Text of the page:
Andrew Miller is UK editor of ESPNcricinfo. He tweets at @miller_cricket
England 200 for 5 (Stokes 7*, Bairstow 2*) trail Australia 497 for 8 (Smith 211, Labuschagne 67) by 297 runs
Strap yourselves back in. After an atypically fallow period on the third afternoon at Old Trafford, the 2019 Ashes rollercoaster is primed for another nail-biting weekend, thanks to a brilliant late intervention from Josh Hazlewood that has reignited Australia's quest for their first series win in England since 2001.
By the close of another rain-shortened day, the discipline and endurance shown by Joe Root and Rory Burns in the course of their four-hour stand of 141 was fading as fast as the bad light that eventually spared England any further examination. They limped to the close on 200 for 5, still 98 runs shy of saving the follow-on - or, more realistically, still two batting sessions shy of ensuring Australia run out of time to turn the screw in the fourth innings.
England have learned far too much about their batting frailties in recent times to start counting any chickens at any stage of any innings. And yet, while Root and Burns were in harness, blunting Australia's ever-ripe seamers with judicious shot selection, while seeing off the threat of a sharp-turning Nathan Lyon too, they did appear to have begun to learn from those frailties as well.
But then, just as some signs of the raggedness that had undermined England's efforts in the field were beginning to afflict the Australians, their depth of seam quality shone through at the last. Both set batsmen were blasted from the crease in quick and undignified succession, with the hapless Jason Roy following meekly soon afterwards, as Hazlewood combined the merest hint of reverse swing with his natural edge-threatening discipline to produce an unanswerable burst of 3 for 17 in 4.5 overs.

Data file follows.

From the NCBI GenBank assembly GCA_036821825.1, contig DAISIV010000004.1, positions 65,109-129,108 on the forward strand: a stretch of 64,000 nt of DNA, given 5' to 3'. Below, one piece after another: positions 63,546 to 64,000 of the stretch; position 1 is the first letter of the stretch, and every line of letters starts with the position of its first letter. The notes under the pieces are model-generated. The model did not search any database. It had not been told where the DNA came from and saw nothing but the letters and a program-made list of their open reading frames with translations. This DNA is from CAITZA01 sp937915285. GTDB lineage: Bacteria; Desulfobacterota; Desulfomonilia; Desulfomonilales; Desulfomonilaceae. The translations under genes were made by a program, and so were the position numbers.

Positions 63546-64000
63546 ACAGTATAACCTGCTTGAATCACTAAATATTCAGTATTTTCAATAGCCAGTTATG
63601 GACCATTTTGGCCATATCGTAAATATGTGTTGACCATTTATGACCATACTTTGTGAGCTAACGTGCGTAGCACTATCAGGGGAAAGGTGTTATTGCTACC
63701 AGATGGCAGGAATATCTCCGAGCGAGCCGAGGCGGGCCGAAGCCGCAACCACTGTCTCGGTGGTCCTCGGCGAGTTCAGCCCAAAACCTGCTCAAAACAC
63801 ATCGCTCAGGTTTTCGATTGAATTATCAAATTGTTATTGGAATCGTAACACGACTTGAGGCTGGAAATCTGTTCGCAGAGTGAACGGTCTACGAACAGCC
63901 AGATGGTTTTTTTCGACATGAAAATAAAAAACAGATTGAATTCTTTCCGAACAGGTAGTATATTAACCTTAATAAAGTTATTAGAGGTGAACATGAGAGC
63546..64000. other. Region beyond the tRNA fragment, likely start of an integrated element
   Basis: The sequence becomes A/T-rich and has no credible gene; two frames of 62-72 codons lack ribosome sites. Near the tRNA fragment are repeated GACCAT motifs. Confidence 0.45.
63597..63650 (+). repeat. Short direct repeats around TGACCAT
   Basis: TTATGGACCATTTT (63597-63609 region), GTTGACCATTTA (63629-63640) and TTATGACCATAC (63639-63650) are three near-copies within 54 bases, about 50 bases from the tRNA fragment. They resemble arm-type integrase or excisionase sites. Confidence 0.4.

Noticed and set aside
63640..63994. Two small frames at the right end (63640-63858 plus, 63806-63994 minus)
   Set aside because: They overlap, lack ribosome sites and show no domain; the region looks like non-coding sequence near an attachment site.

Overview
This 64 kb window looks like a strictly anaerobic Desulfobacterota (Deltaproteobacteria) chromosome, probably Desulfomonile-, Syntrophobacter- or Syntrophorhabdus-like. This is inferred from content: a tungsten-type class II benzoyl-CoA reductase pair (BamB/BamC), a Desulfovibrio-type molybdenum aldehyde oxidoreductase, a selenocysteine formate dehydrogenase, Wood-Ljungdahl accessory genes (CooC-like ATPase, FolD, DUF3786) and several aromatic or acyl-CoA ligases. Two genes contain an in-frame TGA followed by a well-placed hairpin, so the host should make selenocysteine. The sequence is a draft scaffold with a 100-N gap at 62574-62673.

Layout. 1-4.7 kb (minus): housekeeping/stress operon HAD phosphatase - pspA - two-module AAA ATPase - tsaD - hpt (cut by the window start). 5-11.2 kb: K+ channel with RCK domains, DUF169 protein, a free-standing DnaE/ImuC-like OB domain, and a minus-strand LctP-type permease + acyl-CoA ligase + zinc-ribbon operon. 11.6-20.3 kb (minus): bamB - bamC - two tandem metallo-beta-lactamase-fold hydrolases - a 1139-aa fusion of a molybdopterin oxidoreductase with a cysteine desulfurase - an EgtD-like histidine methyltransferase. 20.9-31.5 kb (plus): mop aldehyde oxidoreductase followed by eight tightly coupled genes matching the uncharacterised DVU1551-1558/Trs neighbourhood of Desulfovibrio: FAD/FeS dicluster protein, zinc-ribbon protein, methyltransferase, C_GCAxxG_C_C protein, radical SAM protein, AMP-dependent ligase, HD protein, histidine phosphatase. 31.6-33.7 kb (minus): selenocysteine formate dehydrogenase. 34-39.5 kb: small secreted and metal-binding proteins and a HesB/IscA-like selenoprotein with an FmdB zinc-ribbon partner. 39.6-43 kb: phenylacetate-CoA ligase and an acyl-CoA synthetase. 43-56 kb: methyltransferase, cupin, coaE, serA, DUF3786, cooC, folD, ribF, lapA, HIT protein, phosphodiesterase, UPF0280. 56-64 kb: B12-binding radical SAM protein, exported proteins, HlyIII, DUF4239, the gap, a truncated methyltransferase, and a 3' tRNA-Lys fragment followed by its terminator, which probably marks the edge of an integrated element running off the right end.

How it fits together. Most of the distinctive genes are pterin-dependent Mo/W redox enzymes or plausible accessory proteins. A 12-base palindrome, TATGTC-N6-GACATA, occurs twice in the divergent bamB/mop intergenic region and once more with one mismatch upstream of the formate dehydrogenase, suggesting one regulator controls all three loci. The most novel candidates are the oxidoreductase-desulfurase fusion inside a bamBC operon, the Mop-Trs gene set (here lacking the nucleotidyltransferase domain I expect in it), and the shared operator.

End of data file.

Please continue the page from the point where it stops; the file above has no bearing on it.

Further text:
First to go was Burns, whose 81 from 185 balls was arguably his finest innings of the series to date - he had certainly required more luck in the course of his Edgbaston century, as this time he proved equal to Australia's short-ball approach, judging the length early and swaying late when needs be, to eat up deliveries with a voracity that no other opener in this series has come close to replicating. Indeed, in the course of his innings, he became both the first non-Alastair Cook England opener to face 700 balls in an Ashes series since Root (remember him?) in 2013, and the first England opener of any type to score three fifties in a series since Cook against Pakistan in 2016.
But in the end, Hazlewood proved simply too good - ripping the ball off Burns' edge as he cramped him for room from over the wicket, for Steve Smith to cling on low at second slip. And one over later, Root was gone as well - pinned on the crease by a delivery so full and straight that he could barely bring himself to look at umpire Dharmasena as the finger went up, let alone burn a review.
Root's innings of 71, hot on the heels of his 77 at Headingley, was - tellingly - his first back-to-back Test fifty since the 2017-18 Ashes, a fact which doubtless mitigated his disappointment at once again failing to convert a start. It's been a while, after all, since he has had anything to convert at all.